As described in the academic paper “Mixicles: Simple Private Decentralized Finance”, Mixicles “use oracles to build simple, privacy-preserving decentralized finance (DeFi) instruments.” Given the complexity of the research paper, we broke down core Mixicles concepts so that the wider DLT community can grasp the underlying mechanisms at play, as well as the profound applications Mixicles open up for enterprise adoption of Decentralized Finance (DeFi).
An Overview of DeFi and its Current Limitations
DeFi has become one of the fastest-growing fields for smart contracts running on public blockchains. According to DeFi Pulse, there are currently around $500M locked up in DeFi protocols running on the Ethereum blockchain in popular Dapps such as MakerDAO, Compound, and Synthetix. DeFi products are built using decentralized infrastructure (blockchains and smart contracts) and allow users from all over the world to lend, borrow, make bets, and generate interest on their assets without a central party facilitator.
While the public nature of blockchains like Ethereum may be acceptable to retail investors, their lack of transaction privacy severely limits their usability for enterprise applications. Enterprises not only require concealment of their internal trading strategies and positions, but they also in many cases are mandated by the law to keep that data private. For example, one of the primary reasons for legally-mandated privacy in financial contracts is to prevent frontrunning — the prohibited practice of entering into a financial trade (option, futures contract, derivative, swap, etc.) to capitalize on the advance, nonpublic knowledge of a large pending transaction. Since public blockchains currently lack the necessary privacy features required for enterprise usage, private/permissioned blockchains have emerged to fill the void with privacy as their central selling point.
Through the use of oracles, Mixicles bring privacy at scale to DeFi instruments on public blockchains. By introducing privacy, public blockchains like Ethereum become substantially more attractive to enterprises because the legal hurdles surrounding data privacy are eliminated in both a cost-effective and scalable manner. Mixicles provide Ethereum with the critical privacy feature it needs to compete with private blockchains and inevitably win over enterprise clients.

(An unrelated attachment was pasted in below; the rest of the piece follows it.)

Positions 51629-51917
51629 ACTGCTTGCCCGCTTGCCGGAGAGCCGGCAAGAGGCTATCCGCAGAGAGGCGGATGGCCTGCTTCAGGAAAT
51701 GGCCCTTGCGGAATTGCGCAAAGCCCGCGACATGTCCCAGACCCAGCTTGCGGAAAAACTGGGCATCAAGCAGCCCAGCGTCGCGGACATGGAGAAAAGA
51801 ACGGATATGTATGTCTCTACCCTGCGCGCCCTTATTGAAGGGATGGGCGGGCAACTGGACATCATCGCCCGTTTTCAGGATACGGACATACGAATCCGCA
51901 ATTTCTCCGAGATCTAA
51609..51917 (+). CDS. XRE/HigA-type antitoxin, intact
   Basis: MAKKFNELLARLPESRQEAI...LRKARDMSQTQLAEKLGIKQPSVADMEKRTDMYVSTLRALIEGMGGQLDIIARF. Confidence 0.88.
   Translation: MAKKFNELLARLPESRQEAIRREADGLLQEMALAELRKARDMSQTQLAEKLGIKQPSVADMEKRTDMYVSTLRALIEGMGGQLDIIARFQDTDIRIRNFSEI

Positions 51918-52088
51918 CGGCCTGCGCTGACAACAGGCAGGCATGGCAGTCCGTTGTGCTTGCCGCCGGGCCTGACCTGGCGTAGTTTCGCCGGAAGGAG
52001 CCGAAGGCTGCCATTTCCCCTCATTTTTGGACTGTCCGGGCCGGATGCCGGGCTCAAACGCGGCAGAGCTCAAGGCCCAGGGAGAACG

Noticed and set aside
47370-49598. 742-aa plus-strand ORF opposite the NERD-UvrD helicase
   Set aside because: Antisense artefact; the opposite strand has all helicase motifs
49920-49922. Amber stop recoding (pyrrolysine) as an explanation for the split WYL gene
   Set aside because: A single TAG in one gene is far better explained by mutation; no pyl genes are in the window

Introducing Oracles and Mixers
An oracle is a digital agent employed by a smart contract to retrieve and/or connect it to data and systems outside its native blockchain (off-chain). Oracles enable this off-chain connectivity for the smart contract by reformatting external connection points (APIs) so that two different software applications are compatible for data exchange. The oracles can then pull data into the smart contract and/or push data out based on predefined instructions and endpoints outlined in the Service Level Agreement (SLA).
Chainlink is a decentralized oracle network that gives smart contracts secure and reliable access to data providers, web APIs, enterprise systems, cloud providers, IoT devices, payment systems, other blockchains and much more. It has the following features:
- A robust market of independent oracles providing a range of data and connections
- Flexibility to customize an oracle connection including the number of oracles, types and number of data sources, aggregation strategies, staking deposits, trusted execution environments, Mixicles and more
- A reputation framework for evaluating oracles based on on-chain metrics